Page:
Equally relevant are the technical considerations in the Lorentzen et al study.7 A low pressure-inflated balloon, with limited vessel wall contact, accounted for proteins that adhered nonspecifically. Pre-, stent-, and post-dilation balloons provided sample replicates that facilitate differentiating between technical and biological sources of variability. Angioplasty balloons yielded proteins with lower estimated plasma concentrations compared with the controls, underscoring that the procedure enriches lesion-specific signatures. Protein yield and identifications increased with lesion severity, reflecting the increased tissue deposition in STEMI vessels compared to either SAP vessels or control samples. Finally, protein recovery was conducted using standard workflows making the procedure feasible for others to replicate. Since PCI remains a staple in anginal and acute coronary syndromes management, this budding in situ proteomics strategy has potential to mature into a theranostic modality.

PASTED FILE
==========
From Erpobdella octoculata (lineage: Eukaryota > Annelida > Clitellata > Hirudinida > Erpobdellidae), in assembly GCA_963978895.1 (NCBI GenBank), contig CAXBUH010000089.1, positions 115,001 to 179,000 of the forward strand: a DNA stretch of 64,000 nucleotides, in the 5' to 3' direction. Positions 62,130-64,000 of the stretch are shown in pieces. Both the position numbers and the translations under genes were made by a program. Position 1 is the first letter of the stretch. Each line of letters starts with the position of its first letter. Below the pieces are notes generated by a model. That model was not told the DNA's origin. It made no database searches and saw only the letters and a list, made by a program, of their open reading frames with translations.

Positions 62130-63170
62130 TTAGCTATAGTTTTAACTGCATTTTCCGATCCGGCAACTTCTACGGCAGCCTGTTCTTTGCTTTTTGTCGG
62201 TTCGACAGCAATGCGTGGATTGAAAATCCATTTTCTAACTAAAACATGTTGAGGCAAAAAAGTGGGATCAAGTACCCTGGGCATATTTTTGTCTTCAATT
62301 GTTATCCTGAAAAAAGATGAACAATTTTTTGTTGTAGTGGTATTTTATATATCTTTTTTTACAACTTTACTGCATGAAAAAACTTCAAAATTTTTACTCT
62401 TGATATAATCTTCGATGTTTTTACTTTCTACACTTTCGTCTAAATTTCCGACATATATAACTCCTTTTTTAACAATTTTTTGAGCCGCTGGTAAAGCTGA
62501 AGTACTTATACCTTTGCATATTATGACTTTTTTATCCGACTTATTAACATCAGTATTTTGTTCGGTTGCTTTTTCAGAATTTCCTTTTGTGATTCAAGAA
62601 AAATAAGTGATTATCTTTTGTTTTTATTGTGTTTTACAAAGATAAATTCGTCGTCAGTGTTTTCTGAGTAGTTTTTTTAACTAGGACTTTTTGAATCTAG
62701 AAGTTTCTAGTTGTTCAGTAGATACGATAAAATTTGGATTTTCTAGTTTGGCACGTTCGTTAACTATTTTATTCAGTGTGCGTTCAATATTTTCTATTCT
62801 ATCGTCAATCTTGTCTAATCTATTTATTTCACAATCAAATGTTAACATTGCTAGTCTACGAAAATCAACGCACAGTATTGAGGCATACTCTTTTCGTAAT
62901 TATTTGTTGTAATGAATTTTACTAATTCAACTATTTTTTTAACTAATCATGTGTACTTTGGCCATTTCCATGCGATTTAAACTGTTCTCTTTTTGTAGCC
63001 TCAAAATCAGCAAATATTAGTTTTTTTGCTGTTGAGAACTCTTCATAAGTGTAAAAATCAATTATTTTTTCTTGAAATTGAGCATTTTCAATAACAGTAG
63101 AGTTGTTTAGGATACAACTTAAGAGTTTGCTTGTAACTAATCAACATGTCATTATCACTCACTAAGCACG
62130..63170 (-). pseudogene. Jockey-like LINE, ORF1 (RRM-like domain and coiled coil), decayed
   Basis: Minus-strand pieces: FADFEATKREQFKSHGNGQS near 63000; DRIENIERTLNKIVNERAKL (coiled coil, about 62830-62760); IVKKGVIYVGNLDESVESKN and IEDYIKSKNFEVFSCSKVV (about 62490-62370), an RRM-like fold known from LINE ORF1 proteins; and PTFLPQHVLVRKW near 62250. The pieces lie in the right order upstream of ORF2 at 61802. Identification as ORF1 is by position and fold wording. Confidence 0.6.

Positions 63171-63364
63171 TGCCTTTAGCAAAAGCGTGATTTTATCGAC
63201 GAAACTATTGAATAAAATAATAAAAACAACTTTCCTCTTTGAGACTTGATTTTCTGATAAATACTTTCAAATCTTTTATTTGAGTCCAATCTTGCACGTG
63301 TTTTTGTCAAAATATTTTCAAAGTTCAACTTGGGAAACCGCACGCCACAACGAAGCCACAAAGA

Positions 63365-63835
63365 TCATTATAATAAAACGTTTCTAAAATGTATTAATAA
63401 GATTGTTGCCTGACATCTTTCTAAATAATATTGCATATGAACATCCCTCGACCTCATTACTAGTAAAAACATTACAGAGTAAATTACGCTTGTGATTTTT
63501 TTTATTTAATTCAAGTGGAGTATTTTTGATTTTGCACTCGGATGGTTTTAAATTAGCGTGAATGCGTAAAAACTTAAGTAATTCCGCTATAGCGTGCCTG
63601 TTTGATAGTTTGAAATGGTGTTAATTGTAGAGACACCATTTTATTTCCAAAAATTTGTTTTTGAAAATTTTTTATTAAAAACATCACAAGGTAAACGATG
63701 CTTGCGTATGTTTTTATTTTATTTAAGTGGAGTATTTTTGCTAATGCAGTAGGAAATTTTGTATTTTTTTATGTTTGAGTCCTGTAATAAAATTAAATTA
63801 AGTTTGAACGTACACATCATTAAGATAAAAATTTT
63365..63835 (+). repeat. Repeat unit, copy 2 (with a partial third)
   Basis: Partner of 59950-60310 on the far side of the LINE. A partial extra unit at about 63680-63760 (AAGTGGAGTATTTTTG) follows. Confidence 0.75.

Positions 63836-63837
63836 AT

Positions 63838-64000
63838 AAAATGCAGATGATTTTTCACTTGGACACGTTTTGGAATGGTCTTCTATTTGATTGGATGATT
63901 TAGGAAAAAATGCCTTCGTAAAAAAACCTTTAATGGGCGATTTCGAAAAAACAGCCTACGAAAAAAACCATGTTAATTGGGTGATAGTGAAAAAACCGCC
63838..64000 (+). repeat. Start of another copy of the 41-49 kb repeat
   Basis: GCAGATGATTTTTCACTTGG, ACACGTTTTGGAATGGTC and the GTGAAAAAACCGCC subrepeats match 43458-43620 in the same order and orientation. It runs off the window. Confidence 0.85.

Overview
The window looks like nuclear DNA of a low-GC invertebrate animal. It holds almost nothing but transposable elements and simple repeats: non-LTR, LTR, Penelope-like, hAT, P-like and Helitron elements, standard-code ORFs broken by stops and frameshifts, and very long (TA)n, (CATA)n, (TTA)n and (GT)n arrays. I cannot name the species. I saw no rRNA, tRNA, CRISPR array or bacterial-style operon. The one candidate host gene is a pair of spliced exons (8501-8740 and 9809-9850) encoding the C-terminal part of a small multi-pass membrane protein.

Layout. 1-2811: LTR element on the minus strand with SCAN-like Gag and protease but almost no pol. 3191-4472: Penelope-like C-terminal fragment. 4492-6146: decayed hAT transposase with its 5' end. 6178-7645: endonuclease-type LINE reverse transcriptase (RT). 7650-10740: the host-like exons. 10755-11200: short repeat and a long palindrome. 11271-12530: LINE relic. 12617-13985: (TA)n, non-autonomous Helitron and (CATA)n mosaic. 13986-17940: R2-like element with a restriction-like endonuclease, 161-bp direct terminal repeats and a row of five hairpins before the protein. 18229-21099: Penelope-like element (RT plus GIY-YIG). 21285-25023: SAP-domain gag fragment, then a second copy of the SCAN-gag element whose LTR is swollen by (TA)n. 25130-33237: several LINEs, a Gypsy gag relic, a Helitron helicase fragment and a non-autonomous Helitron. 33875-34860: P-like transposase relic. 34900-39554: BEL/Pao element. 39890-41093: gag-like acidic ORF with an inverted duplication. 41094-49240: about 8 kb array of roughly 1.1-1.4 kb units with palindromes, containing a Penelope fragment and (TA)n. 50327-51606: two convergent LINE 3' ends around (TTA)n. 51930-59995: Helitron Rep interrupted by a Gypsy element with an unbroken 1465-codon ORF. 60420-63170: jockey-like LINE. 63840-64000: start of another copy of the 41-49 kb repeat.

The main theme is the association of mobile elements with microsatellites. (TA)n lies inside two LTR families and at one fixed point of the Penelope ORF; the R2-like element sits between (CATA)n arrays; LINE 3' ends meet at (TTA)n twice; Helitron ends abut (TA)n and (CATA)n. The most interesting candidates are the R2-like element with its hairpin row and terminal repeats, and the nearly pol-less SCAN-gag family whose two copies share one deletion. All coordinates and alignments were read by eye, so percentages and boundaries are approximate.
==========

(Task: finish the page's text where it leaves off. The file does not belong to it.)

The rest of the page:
Several technological breakthroughs have already combined therapeutic and diagnostic modalities with PCI.12 Newer generation drug-eluting stents and drug-coated balloons offer localized delivery of immunomodulating treatment.12 The rapidly evolving diagnostic field of intravascular ultrasound allows better stent optimization.12 Additionally, intravascular ultrasound with photoacoustic imaging or optical coherence tomography provides molecular characterization of the coronary plaque phenotype.11,13 With ever-increasing volume of PCI procedures14 and intravascular multimodality imaging,13 optimized PCI-sourced proteomics may influence daily clinical practice, providing a modern toolkit for diagnosis, patient phenotyping, disease course-therapeutic response surveillance, and planning precision medicine-based management strategies (Figure).